A Minister of Justice in any country is a big deal. This means it is a very important, even powerful position—why? Because he or she is the President or Head of State’s Chief Legal Advisor and also a critical part of the cornerstone of the nation’s judicial system.
“Oh,” some may ask, “We thought the Supreme Court, the Chief Justice and Associate Justices comprised the cornerstone of the national judicial system.” They do. However, remember that the Attorney General or Minister of Justice is the Dean of the Bar—the Bar to which every Liberian lawyer, from the Justices of the Peace, the Magistrates, every lawyer and even to the Chief Justice and Associate Justices of the Supreme Court belong.
We are happy to note that Chief Justice Francis Korkpor and his colleagues on the bench understand this fully well. As a result, he never misses a Convention of the National Bar Association. The lawyers highly appreciate this, for it makes them consider him one of them, a colleague, indeed a senior friend and one who, despite his lofty position, does not consider himself too big, too important to identify with them as a fellow legal practitioner.
One of Attorney General-to-be, Counselor Frederick Cherue’s predecessors, Louis Arthur Grimes, arguably Liberia’s most celebrated lawyer, was also once an Attorney General and Dean of the Bar during the King administration (1920-1930). Mr. Grimes’ Opinions as Attorney General, yea his Opinions as Chief Justice are still taught in Law Schools.
When in 1934 President Edwin J. Barclay named Mr. Grimes Chief Justice of the Supreme Court, at least one Senator opposed Grimes’ confirmation on the grounds that he was a close cousin of President Barclay. This appointment, the Senator said, was wrong. What that Senator neither knew nor appreciated was Mr. Grimes’ intelligence as a lawyer and his unquestioned integrity as an individual.
Liberian lawyers love to quote Mr. Grimes who, as Chief Justice, delivered an opinion that seriously irritated guess whom? President Edwin J. Barclay!
This was in the case Juah Weeks Wolo versus P. Gbe Wolo. The Legislature had granted Mr. Wolo a divorce against his wife, Madam Juah Wolo. A most unfortunate thing had happened. Mr. Wolo, the first African to graduate from Harvard University, had impregnated three young girls staying with him and his wife. He later moved out of the home and his wife Juah sued for alimony (support). It was at that point that he sought to divorce her and he and his powerful friends got the Legislature to do it.
Someone pinched Mrs. Wolo to run to the Supreme Court for redress. She did.
Chief Justice Grimes himself, on February 12, 1937, delivered the Opinion of the High Court. As a matter of constitutional principle, he declared that he rejected the Legislature’s decision in granting Mr. Wolo a divorce. Why? Chief Justice Grimes ruled that divorce was a Judicial, NOT a Legislative function. Therefore, any ruling contrary to that was not withstanding—in other words UNCONSTITUTIONAL.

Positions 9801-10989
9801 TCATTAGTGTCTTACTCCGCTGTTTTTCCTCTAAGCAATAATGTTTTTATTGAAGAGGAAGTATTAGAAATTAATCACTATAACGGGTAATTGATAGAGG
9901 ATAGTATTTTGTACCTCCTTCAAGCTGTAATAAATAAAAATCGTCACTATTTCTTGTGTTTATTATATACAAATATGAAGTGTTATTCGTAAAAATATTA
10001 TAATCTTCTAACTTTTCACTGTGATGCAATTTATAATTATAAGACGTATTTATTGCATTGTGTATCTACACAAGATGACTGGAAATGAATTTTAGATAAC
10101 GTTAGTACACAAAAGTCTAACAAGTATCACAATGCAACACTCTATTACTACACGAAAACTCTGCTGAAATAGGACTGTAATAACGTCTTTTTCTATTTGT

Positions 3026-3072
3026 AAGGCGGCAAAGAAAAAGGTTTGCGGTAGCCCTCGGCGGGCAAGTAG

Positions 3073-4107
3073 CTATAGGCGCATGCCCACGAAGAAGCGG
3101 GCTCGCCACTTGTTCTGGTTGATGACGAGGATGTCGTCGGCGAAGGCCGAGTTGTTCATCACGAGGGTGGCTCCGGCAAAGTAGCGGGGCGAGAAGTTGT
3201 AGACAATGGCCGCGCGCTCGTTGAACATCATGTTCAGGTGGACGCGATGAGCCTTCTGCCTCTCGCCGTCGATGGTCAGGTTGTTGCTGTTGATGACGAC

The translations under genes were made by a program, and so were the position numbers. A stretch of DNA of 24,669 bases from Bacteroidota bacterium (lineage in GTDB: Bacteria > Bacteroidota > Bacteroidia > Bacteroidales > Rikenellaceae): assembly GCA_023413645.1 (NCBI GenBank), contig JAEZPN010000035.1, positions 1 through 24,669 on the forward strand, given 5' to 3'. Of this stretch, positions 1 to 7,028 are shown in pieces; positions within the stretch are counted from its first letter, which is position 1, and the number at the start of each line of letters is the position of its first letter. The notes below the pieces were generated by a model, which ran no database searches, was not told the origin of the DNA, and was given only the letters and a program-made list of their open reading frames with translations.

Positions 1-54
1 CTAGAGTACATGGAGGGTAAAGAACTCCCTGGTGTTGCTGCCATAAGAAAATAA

That decision infuriated President Barclay, but there was nothing he could do about it! He had made his own cousin Chief Justice and had to respect the constitutional principle of “separation of powers.” That is one of the cornerstones of Liberian Constitution.
We pose, at this juncture, this question to the two men— he topmost legal authorities in the Republic—Chief Justice Francis Korkpor and Attorney-General-designate Frederick Cherue: Do either of you have the temerity (the audacity, courage, gall) to render, as did Chief Justice Grimes, an opinion that President Ellen Johnson Sirleaf would not like?
What are we talking about? We are talking primarily about the so-called Code of Conduct which the Legislature passed two years ago, denying a Liberian-born citizen, who is of age, has no criminal record and no foreign nationality, the right to contest the presidency or any other office.
That legislation has already been challenged in the Supreme Court, whose opinion on the matter is now pending. The public is wondering why it has taken the High Court so long to render an opinion, which has very serious implications for the fast-approaching 2017 presidential and general elections.
As the President’s Chief Legal Advisor, Attorney General Cherue, who was River Gee Senior Senator when that law was passed, now has the critical and historic opportunity to advise the President and the High Court on the CONSTITUTIONALITY of that legislation.
Mr. Cherue must look deeply into the law books, particularly the Liberian Constitution, to determine whether or not that legislation will hold, in the face of the integrity and supremacy of the Constitution.
Here is an opportunity for these two men—Chief Justice Korkpor and Attorney General Cherue—to rise to the eminence of Chief Justice Louis Arthur Grimes. Can they? Will they?
Only time will tell.